RALIEGH, N.C. (Christian Examiner) – The North Carolina House of Representatives has overridden Gov. Pat McCrory's veto of a bill that allows government officials the right to recuse themselves from performing or participating in same-sex marriages on religious grounds, making the bill law in the state.
Under the provisions of the law, Senate Bill 2, government officials may not be terminated for recusing themselves from performing or licensing a same-sex marriage. However, should they refuse to perform the services, they are barred from performing any marriage – even traditional marriage between a man and a woman – for a period of six months.
Under the provision, same-sex couples may still receive a marriage license or obtain the administrative services of another government official. Same-sex marriage became legal in North Carolina in 2014 when a U.S. District Court judge ruled in General Synod of the United Church of Christ v. Cooper that the state's 2012 constitutional amendment prohibiting gay marriage was "unconstitutional."
McCrory, a conservative Republican, said state officials had taken an oath to fulfill the duties required by law, and refusing to participate in same-sex weddings was a violation of that oath of office.
After the House overrode the governor's veto, McCrory issued a statement claiming, "It's a disappointing day for the rule of law and the process of passing legislation in North Carolina. I will continue to stand up for conservative principles that respect and obey the oath of office for public officials across our state and nation."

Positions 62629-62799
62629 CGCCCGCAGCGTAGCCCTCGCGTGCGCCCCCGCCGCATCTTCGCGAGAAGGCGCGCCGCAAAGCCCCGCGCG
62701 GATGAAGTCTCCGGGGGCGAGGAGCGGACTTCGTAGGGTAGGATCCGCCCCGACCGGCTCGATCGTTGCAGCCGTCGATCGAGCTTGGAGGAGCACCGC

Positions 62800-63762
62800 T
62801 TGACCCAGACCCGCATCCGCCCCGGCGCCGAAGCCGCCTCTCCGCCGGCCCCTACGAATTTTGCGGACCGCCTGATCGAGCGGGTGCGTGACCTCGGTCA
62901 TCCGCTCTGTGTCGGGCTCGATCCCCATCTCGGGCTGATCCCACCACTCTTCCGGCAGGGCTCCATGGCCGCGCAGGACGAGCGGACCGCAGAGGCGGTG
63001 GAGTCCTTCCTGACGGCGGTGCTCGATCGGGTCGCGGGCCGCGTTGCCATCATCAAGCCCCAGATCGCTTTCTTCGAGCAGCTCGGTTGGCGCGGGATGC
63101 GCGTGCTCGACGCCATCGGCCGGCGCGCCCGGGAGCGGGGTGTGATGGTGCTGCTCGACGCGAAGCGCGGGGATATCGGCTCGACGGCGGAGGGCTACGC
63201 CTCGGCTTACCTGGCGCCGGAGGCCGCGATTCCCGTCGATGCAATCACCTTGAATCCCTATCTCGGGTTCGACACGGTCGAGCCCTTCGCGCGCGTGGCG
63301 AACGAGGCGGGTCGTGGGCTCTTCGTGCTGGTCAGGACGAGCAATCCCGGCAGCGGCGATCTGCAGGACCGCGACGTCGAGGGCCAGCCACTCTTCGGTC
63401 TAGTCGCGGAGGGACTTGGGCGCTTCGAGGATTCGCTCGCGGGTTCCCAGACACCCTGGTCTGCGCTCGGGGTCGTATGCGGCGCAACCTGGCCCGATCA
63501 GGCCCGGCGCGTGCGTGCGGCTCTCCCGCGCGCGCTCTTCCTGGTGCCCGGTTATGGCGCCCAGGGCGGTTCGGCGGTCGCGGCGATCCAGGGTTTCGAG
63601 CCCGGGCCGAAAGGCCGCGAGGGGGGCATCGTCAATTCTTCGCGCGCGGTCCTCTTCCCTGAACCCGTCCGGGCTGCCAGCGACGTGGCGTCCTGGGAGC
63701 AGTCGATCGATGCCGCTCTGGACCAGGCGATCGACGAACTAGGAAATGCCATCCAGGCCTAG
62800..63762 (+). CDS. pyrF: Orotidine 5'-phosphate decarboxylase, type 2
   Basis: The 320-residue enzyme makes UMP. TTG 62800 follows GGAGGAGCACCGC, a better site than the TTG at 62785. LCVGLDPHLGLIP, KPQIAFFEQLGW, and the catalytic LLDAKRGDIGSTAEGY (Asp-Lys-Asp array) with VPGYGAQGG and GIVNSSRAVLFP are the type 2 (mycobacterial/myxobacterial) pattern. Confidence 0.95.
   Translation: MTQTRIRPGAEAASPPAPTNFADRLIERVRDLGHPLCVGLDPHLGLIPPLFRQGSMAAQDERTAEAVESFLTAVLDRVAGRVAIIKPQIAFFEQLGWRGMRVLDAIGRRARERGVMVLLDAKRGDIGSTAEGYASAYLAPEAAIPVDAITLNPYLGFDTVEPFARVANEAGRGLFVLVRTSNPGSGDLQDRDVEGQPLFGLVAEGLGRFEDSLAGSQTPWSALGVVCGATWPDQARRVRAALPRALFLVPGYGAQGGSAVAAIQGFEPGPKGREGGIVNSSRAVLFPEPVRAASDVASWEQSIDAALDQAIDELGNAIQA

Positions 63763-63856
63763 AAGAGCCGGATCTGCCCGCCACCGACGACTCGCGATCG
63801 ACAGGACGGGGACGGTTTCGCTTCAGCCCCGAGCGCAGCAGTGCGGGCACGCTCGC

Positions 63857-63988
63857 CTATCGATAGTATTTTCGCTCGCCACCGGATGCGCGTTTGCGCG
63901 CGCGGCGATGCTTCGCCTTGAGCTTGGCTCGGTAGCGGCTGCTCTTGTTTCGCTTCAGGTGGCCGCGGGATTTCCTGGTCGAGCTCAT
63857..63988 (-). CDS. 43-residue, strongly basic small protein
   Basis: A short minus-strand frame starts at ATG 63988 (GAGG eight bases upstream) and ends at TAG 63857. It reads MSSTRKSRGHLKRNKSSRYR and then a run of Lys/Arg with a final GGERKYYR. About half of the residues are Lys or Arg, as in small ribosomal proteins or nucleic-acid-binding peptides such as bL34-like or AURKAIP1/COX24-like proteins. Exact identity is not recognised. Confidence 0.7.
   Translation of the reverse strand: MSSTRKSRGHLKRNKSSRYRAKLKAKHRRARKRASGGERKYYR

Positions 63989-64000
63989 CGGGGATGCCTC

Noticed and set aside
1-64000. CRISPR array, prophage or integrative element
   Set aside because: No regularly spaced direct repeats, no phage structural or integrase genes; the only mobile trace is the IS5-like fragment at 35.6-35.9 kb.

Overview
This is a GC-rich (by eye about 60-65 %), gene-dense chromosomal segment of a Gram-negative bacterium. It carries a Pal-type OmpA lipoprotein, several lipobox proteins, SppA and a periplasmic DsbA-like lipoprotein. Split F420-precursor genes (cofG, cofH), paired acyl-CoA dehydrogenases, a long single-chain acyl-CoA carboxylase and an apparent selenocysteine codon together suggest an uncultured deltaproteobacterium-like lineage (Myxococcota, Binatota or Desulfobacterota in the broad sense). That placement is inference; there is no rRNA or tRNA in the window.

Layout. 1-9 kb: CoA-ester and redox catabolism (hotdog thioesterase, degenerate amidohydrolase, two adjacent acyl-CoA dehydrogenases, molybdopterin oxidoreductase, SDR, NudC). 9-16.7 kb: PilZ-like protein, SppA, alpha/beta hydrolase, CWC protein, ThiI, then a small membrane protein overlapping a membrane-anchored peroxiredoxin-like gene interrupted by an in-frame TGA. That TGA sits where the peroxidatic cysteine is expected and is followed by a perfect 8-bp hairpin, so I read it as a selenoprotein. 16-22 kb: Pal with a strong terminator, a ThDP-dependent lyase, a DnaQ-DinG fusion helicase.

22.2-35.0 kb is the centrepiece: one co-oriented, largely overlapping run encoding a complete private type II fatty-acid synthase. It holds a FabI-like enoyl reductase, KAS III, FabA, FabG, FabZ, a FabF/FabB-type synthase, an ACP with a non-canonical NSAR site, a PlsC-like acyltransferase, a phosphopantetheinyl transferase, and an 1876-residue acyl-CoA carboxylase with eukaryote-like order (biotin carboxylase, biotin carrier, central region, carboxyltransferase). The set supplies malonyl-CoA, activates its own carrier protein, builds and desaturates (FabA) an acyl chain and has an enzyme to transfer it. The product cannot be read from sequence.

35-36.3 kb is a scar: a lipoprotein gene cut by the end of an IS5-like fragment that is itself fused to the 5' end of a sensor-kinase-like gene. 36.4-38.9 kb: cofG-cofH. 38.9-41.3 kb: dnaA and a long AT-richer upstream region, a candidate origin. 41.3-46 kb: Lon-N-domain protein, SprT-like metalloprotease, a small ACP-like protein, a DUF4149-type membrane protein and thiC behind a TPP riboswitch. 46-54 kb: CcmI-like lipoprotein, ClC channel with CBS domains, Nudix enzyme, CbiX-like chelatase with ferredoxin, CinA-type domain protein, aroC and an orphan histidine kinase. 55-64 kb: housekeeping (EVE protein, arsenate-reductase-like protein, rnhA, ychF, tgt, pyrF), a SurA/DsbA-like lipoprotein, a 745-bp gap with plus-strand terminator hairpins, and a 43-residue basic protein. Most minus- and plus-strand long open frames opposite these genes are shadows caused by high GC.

"While some people inside the beltway are focusing on symbolic issues, I remain focused on the issues that are going to have the greatest impact on the next generation, such as creating jobs, building roads, strengthening education and improving our quality of life," McCrory said.
The Senate also overrode the governor's veto June 1.
According to Reuters, North Carolina House Speaker Tim Moore said in a statement after the vote that the law "protects sincerely held religious beliefs while also ensuring that magistrates are available in all jurisdictions to perform lawful marriages."
Jasmine Beach-Ferrara, executive director of the gay rights advocacy group Campaign for Southern Equality, said in a statement state officials should expect an immediate legal challenge to the law.
"This bill, which will now become law, is discriminatory and treats gay and lesbian couples as second class citizens," Beach-Ferrara said. "We are more determined than ever to achieve full equality for LGBT people in North Carolina and to ensure that LGBT youth know that they are not alone."
Tami Fitzgerald, executive director of the North Carolina Values Coalition, said in a statement following the override of Gov. McCrory's veto of Senate Bill 2 that the Senate and House had both acted in the best interest of personal religious freedom.
"It's hard to believe that any governor – much less a conservative one – would veto a bill protecting the religious freedoms of his constituents," Fitzgerald said in the statement.
"The House and the Senate made the right call in overriding Governor McCrory's ill-advised veto and we are grateful for their continued leadership in fighting to preserve this fundamental American freedom."